Today was my weekly physical therapy appointment and today I JOGGED.
I looked at my PT cross-eyed when he suggested I jog across the room (it's a big room - a sports facility-sized room) and back again. "Jog?" I asked "You want me to JOG! Umm... ok."
To back up a bit, this all came about because he is impressed with my progress to-date. Although we have steadily upped my strength routines in the last few weeks, I have not had any major flare-ups. Well, nothing unusual - just the usual pain. Which is progress on it's own because more exercise usually equals more pain. More exercise with same pain is therefore super-fantastic.
So, he was feeling ambitious with me today. We did lots of butt exercises (I'm gonna have a nice touchey by the time I'm done with this guy) and lots of "Monster Walks" (walking like a zombie across the room with a resistance band around my knees - I know attractive!) and then he said the jog thing.
Now, I don't know how much you remember of my laundry-list of shouldn'ts and won'ts and cant-even-try-that's, but jogging of any sort has been on there for some time. Even attempting to get all ambitious with a quick sprint across the road usually results in me feeling as though my right femur is about to dislodge from the hip socket. I am not exaggerating here, by the way. I exaggerate with A LOT of things on this blog for dramatic effect and will happily cop to it as needed but, on this particular point, I am literally describing what it has felt like to break out of a walk. So, understandably, just the idea of jogging boggled my mind.
The catch was, he said, that I had to do it so that he could barely hear my feel make a sound on the floor, which elicited a major "huh?" from me. How do you run without making a sound? Who does that? Except, maybe, cat burglar - a hobby which, though my past has been ever-so glam and exciting, I have never indulged in. Anyway, I digress.
The point was that I had to somehow prance my flabby, post-baby body across the open gym - a gym full of testosterone-hyped, professional and high school athletes - without making a sound. I couldn't see it so I asked my PT for a demonstration. "And exactly how do YOU jog across the room without making a sound?" I asked him.
He did indeed show me how and, to my horror, prancing was involved - or at least my interpretation of it. It was sort of a torso-straight, slightly leaning forward, ball-of-foot-landing, well... prance. Just like a Lipizzaner Stallion. Soooooper. However, when I mimmicked it, I gotta admit, it felt different - good different and a hell of a lot better that whatever jog I was doing before. Most importantly, I made it across the room and back without my femur popping out of my hip socket. That in itself is a progress report. Even Mr. PT was impressed. Jogging was not something either of us had anticipated adding to the routine this early on - for me, ever!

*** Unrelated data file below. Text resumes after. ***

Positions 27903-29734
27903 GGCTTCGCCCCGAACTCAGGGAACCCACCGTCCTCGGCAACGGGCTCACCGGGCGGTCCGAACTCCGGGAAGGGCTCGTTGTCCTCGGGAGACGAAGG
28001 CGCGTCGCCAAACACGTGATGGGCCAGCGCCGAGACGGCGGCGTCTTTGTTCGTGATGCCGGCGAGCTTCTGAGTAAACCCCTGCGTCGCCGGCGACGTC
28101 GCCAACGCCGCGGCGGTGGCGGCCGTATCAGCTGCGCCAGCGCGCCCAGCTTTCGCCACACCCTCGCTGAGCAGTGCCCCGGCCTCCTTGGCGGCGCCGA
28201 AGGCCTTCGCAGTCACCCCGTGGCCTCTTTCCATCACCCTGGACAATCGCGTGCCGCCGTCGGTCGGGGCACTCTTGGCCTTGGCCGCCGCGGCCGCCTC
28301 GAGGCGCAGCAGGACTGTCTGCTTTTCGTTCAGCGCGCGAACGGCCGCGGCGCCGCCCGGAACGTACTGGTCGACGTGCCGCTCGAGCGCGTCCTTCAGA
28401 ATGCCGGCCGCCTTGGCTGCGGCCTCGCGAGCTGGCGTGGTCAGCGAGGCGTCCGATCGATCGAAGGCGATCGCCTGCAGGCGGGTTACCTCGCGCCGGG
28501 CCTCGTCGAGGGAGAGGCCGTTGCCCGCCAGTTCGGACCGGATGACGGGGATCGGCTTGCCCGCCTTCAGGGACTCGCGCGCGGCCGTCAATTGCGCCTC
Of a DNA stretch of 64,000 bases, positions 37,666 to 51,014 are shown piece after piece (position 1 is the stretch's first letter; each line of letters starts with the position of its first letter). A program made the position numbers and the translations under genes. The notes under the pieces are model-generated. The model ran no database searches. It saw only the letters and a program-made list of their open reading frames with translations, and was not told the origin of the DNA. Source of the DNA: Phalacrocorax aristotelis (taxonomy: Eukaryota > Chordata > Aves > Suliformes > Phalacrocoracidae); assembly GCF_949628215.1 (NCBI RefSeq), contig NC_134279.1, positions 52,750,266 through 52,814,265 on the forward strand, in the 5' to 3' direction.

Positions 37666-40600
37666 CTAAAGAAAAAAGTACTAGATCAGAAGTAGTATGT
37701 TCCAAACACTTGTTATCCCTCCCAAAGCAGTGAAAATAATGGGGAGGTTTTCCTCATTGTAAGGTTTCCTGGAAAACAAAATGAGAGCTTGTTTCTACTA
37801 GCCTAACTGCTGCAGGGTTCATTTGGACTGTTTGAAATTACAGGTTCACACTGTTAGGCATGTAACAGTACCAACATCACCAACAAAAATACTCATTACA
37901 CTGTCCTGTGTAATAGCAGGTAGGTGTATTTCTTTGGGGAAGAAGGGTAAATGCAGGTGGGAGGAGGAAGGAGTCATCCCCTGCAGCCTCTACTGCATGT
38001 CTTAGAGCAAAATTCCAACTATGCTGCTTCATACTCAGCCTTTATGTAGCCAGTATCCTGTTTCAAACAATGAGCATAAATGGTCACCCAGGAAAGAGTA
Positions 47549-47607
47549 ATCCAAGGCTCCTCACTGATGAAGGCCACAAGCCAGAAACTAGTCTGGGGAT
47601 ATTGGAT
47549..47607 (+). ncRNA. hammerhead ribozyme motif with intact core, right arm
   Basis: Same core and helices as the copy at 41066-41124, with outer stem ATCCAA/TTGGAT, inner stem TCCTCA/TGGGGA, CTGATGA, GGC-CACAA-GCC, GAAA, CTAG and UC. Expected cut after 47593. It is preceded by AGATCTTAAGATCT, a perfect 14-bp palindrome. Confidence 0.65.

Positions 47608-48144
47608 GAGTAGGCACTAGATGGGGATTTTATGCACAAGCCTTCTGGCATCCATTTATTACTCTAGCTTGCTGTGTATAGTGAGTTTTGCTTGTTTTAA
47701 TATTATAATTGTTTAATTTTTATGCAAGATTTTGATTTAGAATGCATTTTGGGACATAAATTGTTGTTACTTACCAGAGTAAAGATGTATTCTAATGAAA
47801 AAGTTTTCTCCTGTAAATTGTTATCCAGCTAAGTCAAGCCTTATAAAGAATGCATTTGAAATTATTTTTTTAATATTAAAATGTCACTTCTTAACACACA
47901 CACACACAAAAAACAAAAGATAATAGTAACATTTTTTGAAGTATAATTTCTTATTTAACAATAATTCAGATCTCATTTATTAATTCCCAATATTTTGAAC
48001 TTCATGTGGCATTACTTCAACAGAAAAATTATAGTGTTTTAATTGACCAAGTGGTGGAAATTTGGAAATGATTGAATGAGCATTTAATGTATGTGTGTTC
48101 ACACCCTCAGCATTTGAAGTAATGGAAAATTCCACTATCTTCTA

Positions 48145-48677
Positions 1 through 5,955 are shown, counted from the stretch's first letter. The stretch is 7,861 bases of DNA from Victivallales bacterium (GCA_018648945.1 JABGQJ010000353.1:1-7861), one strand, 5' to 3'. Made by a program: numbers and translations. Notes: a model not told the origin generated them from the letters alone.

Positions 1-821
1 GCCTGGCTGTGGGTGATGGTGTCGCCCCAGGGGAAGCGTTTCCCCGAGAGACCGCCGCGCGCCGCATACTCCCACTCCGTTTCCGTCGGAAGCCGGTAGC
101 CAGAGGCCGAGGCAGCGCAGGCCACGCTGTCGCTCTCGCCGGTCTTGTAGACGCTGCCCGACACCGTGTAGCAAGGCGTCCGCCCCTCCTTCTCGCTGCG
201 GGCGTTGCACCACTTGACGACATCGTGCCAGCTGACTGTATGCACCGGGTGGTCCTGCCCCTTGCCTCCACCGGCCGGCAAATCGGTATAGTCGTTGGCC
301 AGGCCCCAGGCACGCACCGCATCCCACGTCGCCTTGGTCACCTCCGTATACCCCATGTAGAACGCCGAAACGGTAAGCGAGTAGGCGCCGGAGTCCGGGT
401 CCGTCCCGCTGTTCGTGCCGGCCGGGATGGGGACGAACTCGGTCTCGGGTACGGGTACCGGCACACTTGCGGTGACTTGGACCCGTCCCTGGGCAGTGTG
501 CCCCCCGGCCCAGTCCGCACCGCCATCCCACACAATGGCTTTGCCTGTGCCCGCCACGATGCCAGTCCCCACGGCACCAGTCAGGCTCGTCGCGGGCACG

We ended the day's routine with more walking and some jogging, under supervision from his assistant, Dustin. That's where I got a lesson on walking. Apparently I've been doing it wrong for the last 35 years. DUH! I've been flapping the ball of my foot onto the floor like a duck and jerking my body up-and-down with each step in a way which Dustin very tactfully explained was not all that attractive to watch. (Gee, thanks. You think someone would have mentioned this before now!) Again I had to practice being almost soundless in my footfalls, which, for me, involved less worrying about my straight back, abs, knees, or legs, but more about my feet, rolling from heel through toe. Amazingly he also told me to widen my stride which, from my previous PT's advice, is something I have been trying to narrow for the past several months. (Let's hear it for another set of contradicting instructions.) By doing both I not only found that my walking felt less jerky but also more fluid. Also, according to Dustin, I looked a lot more graceful - BONUS!
What's crazy to me through all this learning to sit right, stand right, bend-over right, walk right and run right is that nobody ever teaches us this stuff as kids or young adults. While we're spending so much time nurturing our kids' minds and social skills we mostly forget to even concern ourselves with their physical development unless, of course, there is something grossly out-of-whack. If so many people are getting this stuff wrong, at it seems as though they may very well be from casual observation, and back pain is one of the most common causes of absence from work (which I believe it is) it seems to me that, as a society, we're missing something here.
Physically we're just sort of launched into the world with little more than instinct as our guide and it's little wonder that we injure ourselves repeatedly and, by the time we're in our 30s, wind up with chronic pain issues. Even when we try to do the right thing and head out to the gym to "feel the burn", we usually have no idea what we're doing, use poor form, and then injure ourselves again. For those of us who don't get to the gym, we let our core languish, forcing our backs to do more than the fair share of work, and further exacerbate our crappy body mechanics with basic muscle imbalances.
While everyone is looking at preventative lifestyle measures to reduce rates of diabetes, heart disease, and cancer, maybe we should also be looking at ways to teach ourselves to use our bodies correctly, to avoid back pain, neck pain, hip pain, and headaches?